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When Notepad dials up a domain controller

Windows Notepad is a lonely tool. It barely does the job in a pinch, with only the most basic functions you’d expect in a text editor. Older versions drove non-Windows users nuts with its inability to handle CR and LF line endings. There’s no Intellisense-style autocomplete. No auto-detection of languages like XML, JSON, or PHP. And forget about regular expressions for search and replace.

So perhaps it shouldn’t have been surprising when I spun up a Windows Active Directory lab environment, installed Sysinternals Sysmon, and watched Notepad pick up the phone and make a call:

Figure 1. Network connection log entry from Windows Event Viewer, Sysmon, operational.


Notepad is connecting to the domain controller on its LDAP port.

The phone call is coming from inside the house.

Sure, Notepad can be used to open and save files on remote file shares. But an LDAP query from Notepad to a domain controller? Or, as SANS ISC handler Xavier Mertens wrote recently: “What looks more legit than a process called “notepad.exe” […]?”

Under the hood

This is a lab environment, built with a single Windows Server 2019 domain controller, one Windows Server 2019 file server, and one Windows 10 22H2 domain-joined workstation, all running in VM (VMware Workstation). Patches were applied prior to building the domain and minimal configurations were applied to both systems.

Sysinternals Sysmon 14 was loaded into the environment with Olaf Hartong’s sysmon-modular baseline configuration (sysmonconfig.xml) published in mid-December 2022.

Why Notepad queries LDAP

The observed event is straightforward: notepad.exe initiates a network connection to a domain controller on port 389/tcp. But why would Notepad make an LDAP query?

It turns out the answer is rather mundane: it’s an artifact of the open/save dialog box.

Notepad leverages the standard Windows APIs for opening and saving files, no different from most Windows shell applications. It’s a good programming practice, in addition to implementing a familiar user interface/user experience (UI/UX).

Think about how you use files with a text editor. Do you go through the GUI and double-click files? Invoke notepad.exe from the command line? Or do you open Notepad and use the open/save dialogs?

I had staged a Sysmon XML file on my domain controller — this was an isolated, temporary lab environment, after all — but accidentally opened the local copy on my workstation VM. Rather than exit Notepad, I hit Ctrl+O and typed in the remote file share path of the DC to open the source copy of the file.

It was after this when Sysmon logs showed the network connection event (Figure 1).

If you pay close attention to the file open/save dialog box, you’ll notice that the address bar and file name input boxes support name completion. This extends not only to files and folders, but also remote shares and server names. And remote shares can include the Windows domain’s SYSVOL as well as other Distributed File System (DFS) shares.

Turning on DNS logging with Sysmon, we see that the LDAP connection (Figure 1) is preceded by a DNS lookup for a service record for the domain:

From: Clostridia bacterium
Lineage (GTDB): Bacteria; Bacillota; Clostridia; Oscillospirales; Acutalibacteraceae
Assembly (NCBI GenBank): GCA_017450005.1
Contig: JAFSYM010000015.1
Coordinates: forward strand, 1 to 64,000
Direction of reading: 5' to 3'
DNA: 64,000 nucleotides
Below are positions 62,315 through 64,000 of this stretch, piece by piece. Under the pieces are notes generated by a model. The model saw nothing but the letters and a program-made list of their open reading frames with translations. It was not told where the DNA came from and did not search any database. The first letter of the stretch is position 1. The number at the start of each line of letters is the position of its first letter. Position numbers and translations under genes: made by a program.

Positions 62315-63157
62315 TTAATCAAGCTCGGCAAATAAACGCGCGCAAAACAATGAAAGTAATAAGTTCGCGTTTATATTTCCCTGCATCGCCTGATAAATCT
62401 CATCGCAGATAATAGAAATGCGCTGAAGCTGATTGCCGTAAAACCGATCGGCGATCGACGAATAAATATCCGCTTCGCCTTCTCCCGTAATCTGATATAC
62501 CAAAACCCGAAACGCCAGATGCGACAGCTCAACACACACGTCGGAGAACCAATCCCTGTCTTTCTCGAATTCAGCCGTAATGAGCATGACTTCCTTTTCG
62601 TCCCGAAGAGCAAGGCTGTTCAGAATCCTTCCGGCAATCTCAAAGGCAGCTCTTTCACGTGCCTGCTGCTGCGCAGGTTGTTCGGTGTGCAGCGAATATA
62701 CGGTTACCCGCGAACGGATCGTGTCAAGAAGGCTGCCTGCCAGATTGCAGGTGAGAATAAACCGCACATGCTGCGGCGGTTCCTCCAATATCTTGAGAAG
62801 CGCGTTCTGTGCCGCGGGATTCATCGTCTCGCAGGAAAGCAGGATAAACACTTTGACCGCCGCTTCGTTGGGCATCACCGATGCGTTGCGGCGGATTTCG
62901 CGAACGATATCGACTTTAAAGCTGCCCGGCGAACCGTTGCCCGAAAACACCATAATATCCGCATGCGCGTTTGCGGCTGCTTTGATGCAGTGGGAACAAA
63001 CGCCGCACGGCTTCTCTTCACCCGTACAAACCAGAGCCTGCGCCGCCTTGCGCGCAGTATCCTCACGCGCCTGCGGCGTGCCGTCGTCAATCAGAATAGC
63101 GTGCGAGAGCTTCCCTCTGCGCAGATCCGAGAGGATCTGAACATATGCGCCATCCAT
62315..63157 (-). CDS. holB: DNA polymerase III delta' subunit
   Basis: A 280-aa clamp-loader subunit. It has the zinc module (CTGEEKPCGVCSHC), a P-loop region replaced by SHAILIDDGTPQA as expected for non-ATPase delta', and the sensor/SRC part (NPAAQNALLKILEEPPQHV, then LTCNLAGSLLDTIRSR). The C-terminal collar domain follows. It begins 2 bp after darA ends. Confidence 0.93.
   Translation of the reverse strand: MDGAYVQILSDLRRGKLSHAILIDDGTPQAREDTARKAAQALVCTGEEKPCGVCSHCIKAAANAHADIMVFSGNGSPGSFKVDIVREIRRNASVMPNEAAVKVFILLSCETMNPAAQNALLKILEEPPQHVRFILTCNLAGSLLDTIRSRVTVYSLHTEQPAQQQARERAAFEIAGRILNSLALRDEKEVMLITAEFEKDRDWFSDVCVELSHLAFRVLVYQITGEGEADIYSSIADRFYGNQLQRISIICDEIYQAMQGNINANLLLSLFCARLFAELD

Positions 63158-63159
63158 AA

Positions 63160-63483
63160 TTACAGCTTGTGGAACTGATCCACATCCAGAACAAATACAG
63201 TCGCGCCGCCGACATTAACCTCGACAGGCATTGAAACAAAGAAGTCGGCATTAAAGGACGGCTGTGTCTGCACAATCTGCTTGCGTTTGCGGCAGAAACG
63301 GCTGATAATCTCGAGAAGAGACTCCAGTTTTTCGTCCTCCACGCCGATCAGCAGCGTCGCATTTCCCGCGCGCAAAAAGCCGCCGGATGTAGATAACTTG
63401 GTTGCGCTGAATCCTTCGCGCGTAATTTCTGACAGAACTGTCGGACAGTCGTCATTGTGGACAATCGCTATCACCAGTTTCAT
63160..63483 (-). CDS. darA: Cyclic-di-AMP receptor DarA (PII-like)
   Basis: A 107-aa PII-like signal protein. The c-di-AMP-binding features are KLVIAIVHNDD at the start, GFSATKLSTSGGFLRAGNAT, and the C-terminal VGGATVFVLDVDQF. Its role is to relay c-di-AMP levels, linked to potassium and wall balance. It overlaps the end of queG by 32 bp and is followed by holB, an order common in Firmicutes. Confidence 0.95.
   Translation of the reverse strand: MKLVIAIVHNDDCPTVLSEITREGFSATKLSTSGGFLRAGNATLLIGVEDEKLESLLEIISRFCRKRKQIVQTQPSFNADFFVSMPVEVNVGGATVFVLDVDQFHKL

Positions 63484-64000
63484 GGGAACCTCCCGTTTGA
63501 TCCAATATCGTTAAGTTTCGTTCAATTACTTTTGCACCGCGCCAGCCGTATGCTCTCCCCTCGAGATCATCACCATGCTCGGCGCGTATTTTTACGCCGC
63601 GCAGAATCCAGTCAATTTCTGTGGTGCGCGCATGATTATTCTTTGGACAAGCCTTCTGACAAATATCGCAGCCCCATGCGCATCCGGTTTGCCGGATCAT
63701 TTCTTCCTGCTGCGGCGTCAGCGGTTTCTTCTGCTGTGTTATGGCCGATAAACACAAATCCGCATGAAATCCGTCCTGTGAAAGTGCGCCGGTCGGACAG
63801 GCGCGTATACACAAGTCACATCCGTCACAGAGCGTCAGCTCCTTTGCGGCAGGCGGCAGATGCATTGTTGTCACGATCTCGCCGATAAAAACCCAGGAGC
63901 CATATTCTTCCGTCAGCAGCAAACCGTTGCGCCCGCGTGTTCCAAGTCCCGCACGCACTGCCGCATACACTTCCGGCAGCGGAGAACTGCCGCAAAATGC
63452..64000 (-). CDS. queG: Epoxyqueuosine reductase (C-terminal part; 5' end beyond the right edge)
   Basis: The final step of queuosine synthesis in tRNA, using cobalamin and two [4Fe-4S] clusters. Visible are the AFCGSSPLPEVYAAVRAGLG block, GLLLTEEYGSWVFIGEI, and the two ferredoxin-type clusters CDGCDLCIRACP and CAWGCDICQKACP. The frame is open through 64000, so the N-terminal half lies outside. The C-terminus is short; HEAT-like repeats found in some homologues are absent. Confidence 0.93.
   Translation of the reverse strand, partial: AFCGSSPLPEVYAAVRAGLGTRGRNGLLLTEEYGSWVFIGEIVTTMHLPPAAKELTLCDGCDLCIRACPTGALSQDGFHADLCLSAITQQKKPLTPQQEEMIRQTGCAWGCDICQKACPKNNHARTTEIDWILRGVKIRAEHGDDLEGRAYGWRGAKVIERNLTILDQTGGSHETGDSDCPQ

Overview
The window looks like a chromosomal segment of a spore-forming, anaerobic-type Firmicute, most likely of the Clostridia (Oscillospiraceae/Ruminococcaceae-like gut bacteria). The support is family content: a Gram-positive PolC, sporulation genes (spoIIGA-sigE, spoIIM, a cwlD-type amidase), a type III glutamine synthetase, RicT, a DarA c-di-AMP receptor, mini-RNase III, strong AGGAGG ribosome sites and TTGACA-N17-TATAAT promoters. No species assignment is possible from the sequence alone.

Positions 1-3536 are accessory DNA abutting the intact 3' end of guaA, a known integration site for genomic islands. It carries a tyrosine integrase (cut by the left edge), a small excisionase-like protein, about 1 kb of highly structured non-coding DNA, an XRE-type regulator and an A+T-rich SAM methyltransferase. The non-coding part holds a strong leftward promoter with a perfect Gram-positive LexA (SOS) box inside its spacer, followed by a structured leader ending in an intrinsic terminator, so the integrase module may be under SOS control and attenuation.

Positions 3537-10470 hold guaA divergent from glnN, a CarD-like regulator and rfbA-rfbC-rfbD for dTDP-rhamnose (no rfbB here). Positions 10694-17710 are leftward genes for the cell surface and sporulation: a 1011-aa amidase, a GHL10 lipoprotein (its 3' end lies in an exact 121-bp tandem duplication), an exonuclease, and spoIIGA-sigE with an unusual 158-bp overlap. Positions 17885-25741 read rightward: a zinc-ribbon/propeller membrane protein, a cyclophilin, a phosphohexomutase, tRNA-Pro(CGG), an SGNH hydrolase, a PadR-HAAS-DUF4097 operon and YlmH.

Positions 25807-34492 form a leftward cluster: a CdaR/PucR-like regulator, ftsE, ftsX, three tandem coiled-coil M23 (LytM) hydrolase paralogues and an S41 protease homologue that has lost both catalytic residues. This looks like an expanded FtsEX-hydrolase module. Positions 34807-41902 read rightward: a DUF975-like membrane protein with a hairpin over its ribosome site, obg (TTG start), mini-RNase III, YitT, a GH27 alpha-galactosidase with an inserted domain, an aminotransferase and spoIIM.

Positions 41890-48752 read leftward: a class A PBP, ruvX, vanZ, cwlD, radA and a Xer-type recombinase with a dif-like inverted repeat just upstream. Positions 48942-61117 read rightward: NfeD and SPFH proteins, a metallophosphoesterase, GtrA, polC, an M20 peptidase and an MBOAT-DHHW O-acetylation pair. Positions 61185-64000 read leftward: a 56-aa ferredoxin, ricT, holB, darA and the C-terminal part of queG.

Figure 2. DNS lookup log entry from Windows Event Viewer, Sysmon, operational.

At this point, it’s time to fire up Wireshark and look at the network traffic to get a better picture.

This time, I’m using the open dialog in Notepad, and typing in the UNC path for my test file server (“\\file01”) to show the available shares.

Figure 3. DNS, SMB, and Kerberos network packets from Wireshark when accessing a SMB share on a Windows file server.

First is the DNS query for the file server, followed by the SMB negotiation to set up the SMB session (SMB and SMB2 protocols). There’s a brief interlude for the workstation to retrieve a Kerberos ticket (KRB5 protocol) from the DC, and then the SMB session setup is completed.

Figure 4. SMB, DNS, and LDAP network packets from Wireshark when accessing a SMB share on a Windows file server.

With the SMB session established, we see the workstation enumerating one of the shares (“\\file01\stuff”) on the server. It’s here that we see the DNS request for a service record (, followed by a LDAP query. Microsoft’s specifications show that this DNS record is specifically looking for the primary domain controller hosting the default naming context.

The LDAP query is searching for the Netlogon attribute, a way to determine running services on the DC. The query’s filter is specific to the client (Host=WKS01; The DC’s response provides expected values: ad.rjf (the AD domain), DC01 (the domain controller), and Default-First-Site-Name (the AD site, which hasn’t been changed from its default in this lab environment).

While not shown in these screenshots, there are corresponding DNS queries for the AD site and the DC, generated by Notepad according to Sysmon.

Through additional testing, I could recreate this behavior with a dedicated file server with visible shares; any Distributed File System (DFS) share on a domain; and any share from the previous options, when mapped to a drive letter. It also appears to trigger when one of these shares is pinned to Quick Access in the top-left of the dialog; these locations are typically pre-loaded when the dialog opens, which I’ve seen cause issues when those locations are no longer accessible.

To answer the question of why is Notepad querying LDAP: it’s the file open/save dialog looking for available AD services when a file share is accessed or browsed.

Notepad is still lonely. At least it has the open/save dialog to help keep it company.